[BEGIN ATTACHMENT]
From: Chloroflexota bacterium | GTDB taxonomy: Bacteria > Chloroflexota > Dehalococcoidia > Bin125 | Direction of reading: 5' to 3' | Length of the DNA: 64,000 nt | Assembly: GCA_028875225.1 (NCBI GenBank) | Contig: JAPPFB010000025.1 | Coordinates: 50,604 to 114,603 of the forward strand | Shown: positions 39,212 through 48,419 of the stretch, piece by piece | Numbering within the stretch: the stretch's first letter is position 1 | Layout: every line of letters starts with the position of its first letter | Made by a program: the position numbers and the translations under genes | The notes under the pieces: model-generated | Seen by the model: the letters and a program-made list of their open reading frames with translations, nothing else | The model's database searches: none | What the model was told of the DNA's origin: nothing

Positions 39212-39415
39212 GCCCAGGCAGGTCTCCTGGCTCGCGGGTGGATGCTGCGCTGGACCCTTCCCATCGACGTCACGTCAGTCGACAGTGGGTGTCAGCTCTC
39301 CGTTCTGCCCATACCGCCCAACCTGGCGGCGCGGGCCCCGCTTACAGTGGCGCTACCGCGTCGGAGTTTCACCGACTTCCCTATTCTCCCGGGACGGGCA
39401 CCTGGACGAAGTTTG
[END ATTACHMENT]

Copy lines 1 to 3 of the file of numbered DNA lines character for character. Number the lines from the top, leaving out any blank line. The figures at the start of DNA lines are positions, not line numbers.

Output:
From: Chloroflexota bacterium | GTDB taxonomy: Bacteria > Chloroflexota > Dehalococcoidia > Bin125 | Direction of reading: 5' to 3' | Length of the DNA: 64,000 nt | Assembly: GCA_028875225.1 (NCBI GenBank) | Contig: JAPPFB010000025.1 | Coordinates: 50,604 to 114,603 of the forward strand | Shown: positions 39,212 through 48,419 of the stretch, piece by piece | Numbering within the stretch: the stretch's first letter is position 1 | Layout: every line of letters starts with the position of its first letter | Made by a program: the position numbers and the translations under genes | The notes under the pieces: model-generated | Seen by the model: the letters and a program-made list of their open reading frames with translations, nothing else | The model's database searches: none | What the model was told of the DNA's origin: nothing

Positions 39212-39415
39212 GCCCAGGCAGGTCTCCTGGCTCGCGGGTGGATGCTGCGCTGGACCCTTCCCATCGACGTCACGTCAGTCGACAGTGGGTGTCAGCTCTC